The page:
“There’s even more evidence that fitness trackers don’t work,” declared Time.com last October.
Yikes. The news came from a study of 470 overweight or obese young adults who had lost an average of 18 pounds over six months with a mix of dieting and exercise.1
Over the next 18 months, those who were assigned to use a fitness tracker regained more weight (about 10 pounds) than those who didn’t use a tracker (6 pounds). And the fitness tracker group was no more active than the control group, which reported its activity to a website.
Why? The study’s authors aren’t sure.
People using the trackers may have thought, “Oh, I exercised a lot today. Now I can eat more,” lead author John Jakicic, a professor in the department of health and physical activity at the University of Pittsburgh, told National Public Radio last September.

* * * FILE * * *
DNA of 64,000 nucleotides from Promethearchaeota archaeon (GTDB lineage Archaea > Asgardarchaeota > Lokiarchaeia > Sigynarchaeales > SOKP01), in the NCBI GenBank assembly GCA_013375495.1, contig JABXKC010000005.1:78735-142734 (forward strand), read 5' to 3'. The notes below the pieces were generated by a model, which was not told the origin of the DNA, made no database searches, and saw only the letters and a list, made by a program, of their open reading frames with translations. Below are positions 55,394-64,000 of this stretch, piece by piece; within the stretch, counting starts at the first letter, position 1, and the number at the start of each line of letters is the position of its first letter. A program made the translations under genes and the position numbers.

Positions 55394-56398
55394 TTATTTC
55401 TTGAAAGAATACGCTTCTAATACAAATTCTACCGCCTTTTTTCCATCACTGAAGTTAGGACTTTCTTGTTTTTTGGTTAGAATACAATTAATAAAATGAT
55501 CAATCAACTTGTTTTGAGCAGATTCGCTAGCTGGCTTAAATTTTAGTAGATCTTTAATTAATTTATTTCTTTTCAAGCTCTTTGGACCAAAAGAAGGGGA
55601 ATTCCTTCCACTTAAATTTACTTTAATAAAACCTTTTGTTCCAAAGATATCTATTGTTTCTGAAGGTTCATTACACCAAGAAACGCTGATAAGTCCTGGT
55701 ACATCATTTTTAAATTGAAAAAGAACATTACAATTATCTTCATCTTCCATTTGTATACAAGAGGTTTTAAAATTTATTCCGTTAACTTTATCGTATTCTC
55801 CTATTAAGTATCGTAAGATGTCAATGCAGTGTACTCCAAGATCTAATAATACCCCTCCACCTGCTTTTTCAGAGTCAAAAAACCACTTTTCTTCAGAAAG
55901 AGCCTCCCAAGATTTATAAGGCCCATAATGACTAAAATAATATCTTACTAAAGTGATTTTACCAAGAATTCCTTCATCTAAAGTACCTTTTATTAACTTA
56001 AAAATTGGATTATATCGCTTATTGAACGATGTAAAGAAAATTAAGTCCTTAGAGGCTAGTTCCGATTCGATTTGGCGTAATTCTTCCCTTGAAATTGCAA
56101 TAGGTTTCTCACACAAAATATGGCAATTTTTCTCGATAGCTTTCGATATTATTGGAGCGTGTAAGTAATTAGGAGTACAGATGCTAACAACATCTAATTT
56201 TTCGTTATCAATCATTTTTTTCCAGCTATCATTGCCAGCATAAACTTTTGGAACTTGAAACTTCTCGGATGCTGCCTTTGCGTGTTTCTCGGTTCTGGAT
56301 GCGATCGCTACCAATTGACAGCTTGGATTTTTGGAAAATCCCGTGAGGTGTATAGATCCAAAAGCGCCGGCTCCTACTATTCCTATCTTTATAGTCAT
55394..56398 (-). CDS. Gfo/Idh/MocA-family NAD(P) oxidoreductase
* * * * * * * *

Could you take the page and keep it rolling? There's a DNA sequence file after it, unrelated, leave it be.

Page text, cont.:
Or, fitness trackers may inspire some people and discourage others. Or maybe a tracker only helps if you’re cutting calories.
In an earlier study, people who got diet counseling and used a tracker lost more weight than people who just got a weight-loss manual.2 People who got only the tracker or only the counseling did no better than those who got only the manual.
The bottom line
If you use a tracker, don’t toss it yet. Just don’t assume that taking, say, 10,000 steps a day will make the pounds melt away.
And don’t assume that you can celebrate your tracked walks with a chocolate sundae.
1 JAMA 316: 1161, 2016.
2 Int. J. Behav. Nutr. Phys. Act. 8: 41, 2011.
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